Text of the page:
By: Erin Kukura, MS, RD, UCSD Recreation Dietitian
Ever feel like you want to prepare more meals at home but don’t know where to start, or get overwhelmed by all the cooking and time involved? Then you’re in the right place! Here are a few tips to get started with meal planning.
What is Meal Planning?
Meal planning is whatever you want it to be! That means do what works best for you, your cooking skills, time and lifestyle. If you want to spend 3 hours on a Sunday preparing food for the week, power to you! If you only want to spend 15 minutes each week figuring out what to buy at the grocery store, that works too. The key is to start small and be realistic.
Meal planning is taking the time to plan what meals and snacks you will have available for the week ahead. You can make this a concrete or flexible as you like. Some people might plan out ahead of time what their meals will look like each day, or you can make a general list of meals to have for the week.
- Prevents unbalanced choices. What foods do you usually gravitate towards when you don’t have anything on hand to eat? Usually it’s something quick, convenient and unbalanced. That meal may not provide you with the fuel you need and leave you feeling sluggish.
- Saves money. Buying food from the grocery store, even pre-made items is usually cheaper than buying items on campus or picking up food from restaurants.
- A form of adulting. Grocery shopping, preparing meals and nourishing your body with foods that make you feel good, are all key qualities of adequately taking care of yourself and your basic needs.
Where to start:
- Start by looking at the week ahead. Consider your schedule. How many days will you be home for dinner, do you have other plans or commitments during the week? Do you also need items for breakfast and lunch? Do you prepare a separate item for lunch (sandwich or salad) or do you pack leftovers? This helps to determine how many meals you need to plan for.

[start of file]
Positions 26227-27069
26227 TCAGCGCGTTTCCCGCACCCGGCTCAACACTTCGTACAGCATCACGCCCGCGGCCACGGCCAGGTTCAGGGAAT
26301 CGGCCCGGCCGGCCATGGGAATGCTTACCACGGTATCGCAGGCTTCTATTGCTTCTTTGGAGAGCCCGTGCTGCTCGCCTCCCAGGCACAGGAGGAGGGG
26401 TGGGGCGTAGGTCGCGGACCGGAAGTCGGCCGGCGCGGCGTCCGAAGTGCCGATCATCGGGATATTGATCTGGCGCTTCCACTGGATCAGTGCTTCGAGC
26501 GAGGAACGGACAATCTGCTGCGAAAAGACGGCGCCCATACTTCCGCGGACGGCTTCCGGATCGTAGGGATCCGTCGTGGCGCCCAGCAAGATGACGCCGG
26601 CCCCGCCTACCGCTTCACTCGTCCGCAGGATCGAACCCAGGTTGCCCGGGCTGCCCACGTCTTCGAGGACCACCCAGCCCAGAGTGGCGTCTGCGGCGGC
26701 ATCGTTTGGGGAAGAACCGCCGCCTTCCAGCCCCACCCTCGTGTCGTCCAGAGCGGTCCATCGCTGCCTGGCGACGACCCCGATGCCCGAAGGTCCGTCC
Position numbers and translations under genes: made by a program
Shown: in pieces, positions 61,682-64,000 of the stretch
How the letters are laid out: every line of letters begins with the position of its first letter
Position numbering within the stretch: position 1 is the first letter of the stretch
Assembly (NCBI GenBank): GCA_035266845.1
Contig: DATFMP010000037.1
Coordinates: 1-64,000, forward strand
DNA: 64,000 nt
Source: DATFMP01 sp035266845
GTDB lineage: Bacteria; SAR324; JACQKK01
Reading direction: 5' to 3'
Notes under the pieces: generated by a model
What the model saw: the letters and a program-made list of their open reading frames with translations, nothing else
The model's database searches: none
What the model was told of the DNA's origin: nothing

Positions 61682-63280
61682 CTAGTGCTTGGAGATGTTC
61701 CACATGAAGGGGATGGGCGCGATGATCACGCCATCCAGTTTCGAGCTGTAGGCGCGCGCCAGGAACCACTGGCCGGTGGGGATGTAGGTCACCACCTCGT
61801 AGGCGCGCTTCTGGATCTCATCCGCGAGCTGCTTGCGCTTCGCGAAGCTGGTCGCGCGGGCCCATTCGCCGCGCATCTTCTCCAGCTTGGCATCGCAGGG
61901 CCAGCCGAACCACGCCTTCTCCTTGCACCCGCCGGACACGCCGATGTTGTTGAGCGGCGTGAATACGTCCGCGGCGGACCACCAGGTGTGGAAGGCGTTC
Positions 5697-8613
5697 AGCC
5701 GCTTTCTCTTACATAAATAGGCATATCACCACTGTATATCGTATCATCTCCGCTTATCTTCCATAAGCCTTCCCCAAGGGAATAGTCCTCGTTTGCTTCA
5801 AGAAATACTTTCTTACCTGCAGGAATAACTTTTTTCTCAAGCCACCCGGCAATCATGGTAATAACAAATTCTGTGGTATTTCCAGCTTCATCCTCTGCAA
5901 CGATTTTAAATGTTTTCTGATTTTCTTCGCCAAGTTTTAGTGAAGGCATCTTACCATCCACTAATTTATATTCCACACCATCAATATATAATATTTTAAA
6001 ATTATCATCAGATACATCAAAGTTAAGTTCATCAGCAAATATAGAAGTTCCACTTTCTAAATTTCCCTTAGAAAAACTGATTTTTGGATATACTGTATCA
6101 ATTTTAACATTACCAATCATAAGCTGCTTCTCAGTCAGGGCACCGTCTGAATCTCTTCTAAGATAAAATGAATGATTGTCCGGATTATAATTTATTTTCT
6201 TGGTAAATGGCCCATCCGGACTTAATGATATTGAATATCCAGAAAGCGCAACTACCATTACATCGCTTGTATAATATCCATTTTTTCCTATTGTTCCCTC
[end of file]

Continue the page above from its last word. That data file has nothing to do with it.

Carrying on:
- What items do you already have on hand? This can guide your choices of what meals to prepare. Maybe you have leftover chicken and bell peppers on hand, you could make chicken tacos or a stir-fry using those ingredients.
- From there determine what will make up your other meals and write a list of ingredients that you will need to buy.
*quick tip – if you are making items for dinner make enough to have for leftovers for 2-3 additional meals. This can save you time and money!
Meal Planning Hacks:
- Keep a master list of your go-to meal and snack ideas
- Cut corners by buying pre-cut produce, utilizing frozen fruits, vegetables or other entrees to make cooking easier, especially if you are new to cooking or don’t have a lot of time.
- Plan to go to the grocery store once a week to prevent running too low on food items
- Utilize the slow cooker or instant pot to prepare large batches of foods
- Have go-to items on hand for late nights or times where you want something quick
- Be realistic and flexible (your schedule and time or ability to meal plan will vary)
- Be consistent
- Try to have a set day that you meal plan and grocery shop to make it a habit and easier to get back to a routine when life gets busy.
Meal Planning Resources:
If you’d like assistance on your journey to well-being or feel that you would like to improve your relationship with food feel free to contact the Recreation Dietitian, Erin @ email@example.com.
For more information on services go to: https://recreation.ucsd.edu/wellness-services/nutrition/